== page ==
Saturday, May 4, 2013

NGO Law Monitor: Cambodia


Introduction

Cambodia is an example of a post-conflict society in which traditional forms of civil society organizations (CSOs) were devastated and then re-emerged in new forms as part of the reconstruction process. CSOs include Buddhist institutions, trade unions, media associations and non-governmental organizations (NGOs). In 1989 the first humanitarian international NGOs (INGOs) arrived and the establishment of local NGOs soon followed.
The Royal Government of Cambodia (RCG) and development partners recognize that NGOs and INGOs have made an important contribution to rehabilitation, reconstruction and development for the past 30 years. NGOs are viewed as important partners in the delivery of basic social services. Formally the RCG has a number of mechanisms that involve NGOs in national development strategy formulation and policy implementation and dialogue. In practice, however, NGOs have limited influence on government strategy and policy and limited space for dialogue.
Beyond the service provision sphere, the environment for NGOs is very different. NGOs involved in advocacy, legal rights and human rights are seen by the RCG as unwanted opposition and the environment for their activity is restrictive. The power of the Cambodian People’s Party (CPP) is increasing and the Cambodian State is becoming increasingly authoritarian. There is widespread concern from NGOs and other stakeholders on key issues relating to the increased violation of land rights and the restriction of fundamental human rights, such as the freedom of expression and freedom of assembly. Human rights defenders are continually the target of threats and attacks. The recent UN UPR submissions and outcomes document this. (December 2009 www.upr-info.org/-Cambodia-.html).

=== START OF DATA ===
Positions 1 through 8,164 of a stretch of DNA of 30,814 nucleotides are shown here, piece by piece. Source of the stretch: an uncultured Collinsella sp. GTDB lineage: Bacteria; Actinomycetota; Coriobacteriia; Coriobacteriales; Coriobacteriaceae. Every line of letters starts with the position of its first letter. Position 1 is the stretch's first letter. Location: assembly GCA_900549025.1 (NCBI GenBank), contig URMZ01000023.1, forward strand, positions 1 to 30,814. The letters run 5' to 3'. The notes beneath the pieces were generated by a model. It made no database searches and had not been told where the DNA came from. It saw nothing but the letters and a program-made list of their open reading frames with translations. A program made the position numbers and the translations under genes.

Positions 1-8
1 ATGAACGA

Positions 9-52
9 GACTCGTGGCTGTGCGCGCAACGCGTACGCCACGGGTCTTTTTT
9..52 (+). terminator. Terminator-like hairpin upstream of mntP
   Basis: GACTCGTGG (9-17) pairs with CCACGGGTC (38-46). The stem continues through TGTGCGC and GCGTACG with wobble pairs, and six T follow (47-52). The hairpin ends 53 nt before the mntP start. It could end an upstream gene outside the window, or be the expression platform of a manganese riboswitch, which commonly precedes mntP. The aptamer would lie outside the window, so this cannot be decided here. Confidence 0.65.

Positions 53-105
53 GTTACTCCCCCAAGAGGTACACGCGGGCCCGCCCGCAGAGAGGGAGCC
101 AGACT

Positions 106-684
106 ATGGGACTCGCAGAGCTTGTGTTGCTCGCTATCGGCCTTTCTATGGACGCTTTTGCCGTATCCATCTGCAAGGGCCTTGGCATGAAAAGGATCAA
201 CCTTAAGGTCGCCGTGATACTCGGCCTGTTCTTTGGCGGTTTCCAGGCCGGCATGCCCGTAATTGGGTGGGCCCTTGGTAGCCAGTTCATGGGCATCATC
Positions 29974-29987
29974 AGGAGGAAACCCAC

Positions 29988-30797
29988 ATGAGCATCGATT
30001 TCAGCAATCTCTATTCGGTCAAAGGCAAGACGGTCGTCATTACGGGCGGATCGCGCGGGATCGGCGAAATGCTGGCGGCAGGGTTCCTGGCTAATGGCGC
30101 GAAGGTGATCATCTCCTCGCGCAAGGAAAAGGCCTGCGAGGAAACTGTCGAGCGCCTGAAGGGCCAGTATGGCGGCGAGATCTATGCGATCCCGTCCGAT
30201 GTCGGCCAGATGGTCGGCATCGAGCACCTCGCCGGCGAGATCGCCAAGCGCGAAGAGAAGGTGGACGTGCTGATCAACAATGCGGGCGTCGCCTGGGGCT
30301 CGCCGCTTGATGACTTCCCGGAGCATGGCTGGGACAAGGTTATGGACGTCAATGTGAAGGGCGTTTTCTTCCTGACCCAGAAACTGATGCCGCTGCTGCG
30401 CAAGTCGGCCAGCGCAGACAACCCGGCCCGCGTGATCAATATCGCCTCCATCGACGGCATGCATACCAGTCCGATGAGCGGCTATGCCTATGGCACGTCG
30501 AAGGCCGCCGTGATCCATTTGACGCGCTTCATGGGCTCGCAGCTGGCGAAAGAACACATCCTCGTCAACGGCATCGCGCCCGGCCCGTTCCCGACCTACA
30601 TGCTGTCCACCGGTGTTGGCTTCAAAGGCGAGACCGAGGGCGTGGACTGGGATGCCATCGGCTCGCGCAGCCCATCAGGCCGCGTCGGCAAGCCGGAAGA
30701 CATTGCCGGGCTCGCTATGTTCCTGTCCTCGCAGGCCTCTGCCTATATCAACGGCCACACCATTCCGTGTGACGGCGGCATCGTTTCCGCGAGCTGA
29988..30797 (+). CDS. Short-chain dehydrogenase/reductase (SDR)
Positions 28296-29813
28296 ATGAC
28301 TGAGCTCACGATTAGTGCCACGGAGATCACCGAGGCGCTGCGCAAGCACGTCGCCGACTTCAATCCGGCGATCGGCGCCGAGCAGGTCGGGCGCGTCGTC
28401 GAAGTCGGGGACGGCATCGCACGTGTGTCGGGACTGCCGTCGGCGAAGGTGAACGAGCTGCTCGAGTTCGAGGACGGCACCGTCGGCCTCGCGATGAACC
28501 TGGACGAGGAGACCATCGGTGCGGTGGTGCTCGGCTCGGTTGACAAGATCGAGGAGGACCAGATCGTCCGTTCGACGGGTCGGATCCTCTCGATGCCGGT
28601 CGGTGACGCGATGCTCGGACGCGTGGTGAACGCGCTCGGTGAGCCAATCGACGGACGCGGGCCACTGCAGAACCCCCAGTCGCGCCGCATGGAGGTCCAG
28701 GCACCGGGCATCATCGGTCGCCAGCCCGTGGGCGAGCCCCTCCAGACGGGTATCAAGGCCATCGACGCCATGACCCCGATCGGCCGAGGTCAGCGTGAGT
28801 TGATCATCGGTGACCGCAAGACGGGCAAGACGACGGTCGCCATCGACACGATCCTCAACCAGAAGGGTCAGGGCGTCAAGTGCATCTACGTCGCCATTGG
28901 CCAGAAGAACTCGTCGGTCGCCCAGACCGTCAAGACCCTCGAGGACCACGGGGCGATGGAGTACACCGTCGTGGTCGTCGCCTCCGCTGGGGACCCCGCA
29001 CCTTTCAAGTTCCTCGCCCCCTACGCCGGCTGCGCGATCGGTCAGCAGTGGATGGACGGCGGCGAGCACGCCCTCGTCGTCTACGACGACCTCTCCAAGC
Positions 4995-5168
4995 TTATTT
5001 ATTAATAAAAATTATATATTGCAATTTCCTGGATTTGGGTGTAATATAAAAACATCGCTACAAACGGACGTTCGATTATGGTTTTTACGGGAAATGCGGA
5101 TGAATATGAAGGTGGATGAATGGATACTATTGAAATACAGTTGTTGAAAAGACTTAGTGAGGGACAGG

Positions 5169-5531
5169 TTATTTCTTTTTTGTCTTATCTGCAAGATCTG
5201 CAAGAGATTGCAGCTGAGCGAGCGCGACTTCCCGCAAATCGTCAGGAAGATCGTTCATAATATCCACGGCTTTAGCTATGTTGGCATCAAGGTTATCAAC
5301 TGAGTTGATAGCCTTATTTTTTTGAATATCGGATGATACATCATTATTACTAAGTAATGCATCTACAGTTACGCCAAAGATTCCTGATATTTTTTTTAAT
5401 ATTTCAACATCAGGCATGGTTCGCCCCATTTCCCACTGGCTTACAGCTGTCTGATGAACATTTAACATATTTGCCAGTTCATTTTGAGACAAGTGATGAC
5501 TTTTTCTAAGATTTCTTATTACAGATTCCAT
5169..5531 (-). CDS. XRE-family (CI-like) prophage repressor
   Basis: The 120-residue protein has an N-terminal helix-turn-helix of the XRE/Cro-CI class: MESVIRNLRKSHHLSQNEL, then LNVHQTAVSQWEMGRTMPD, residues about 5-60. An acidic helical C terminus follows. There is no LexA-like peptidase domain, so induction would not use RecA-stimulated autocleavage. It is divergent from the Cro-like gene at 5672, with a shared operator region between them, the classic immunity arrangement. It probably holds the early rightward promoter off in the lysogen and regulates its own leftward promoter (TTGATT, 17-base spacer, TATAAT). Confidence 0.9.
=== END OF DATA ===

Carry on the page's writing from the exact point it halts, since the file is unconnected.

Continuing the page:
Currently the legal framework in Cambodia is governed by the Constitution, but there are no specific implementing laws. There are different registration requirements for INGOs and NGOs. INGOs are required to conclude a Memorandum of Understanding with the Ministry of Foreign Affairs and an administrative order requires local NGOs to register with the Ministry of the Interior. The current legal framework is open to discretion and its implementation saddled by a weak understanding of the concept of civil society. There is no effective judiciary or effective rule of law in Cambodia. The RCG has recently taken the unprecedented step of including civil society leaders within the scope of the newly enacted Anti-Corruption Law, by requiring them to disclose assets.
On December 15, 2010, a draft Law on NGOs/Associations, prepared by an inter-ministerial committee, was made public. Following a public consultation meeting in January 2011 and a critical advocacy campaign led by Cambodian organizations, the Government of Cambodia released a second, revised draft Law in late March and a third version in July. The Ministry of Interior is reportedly now working on a fourth version of the draft Law.
Furthermore information, please link to original source: http://www.icnl.org/research/monitor/cambodia.html

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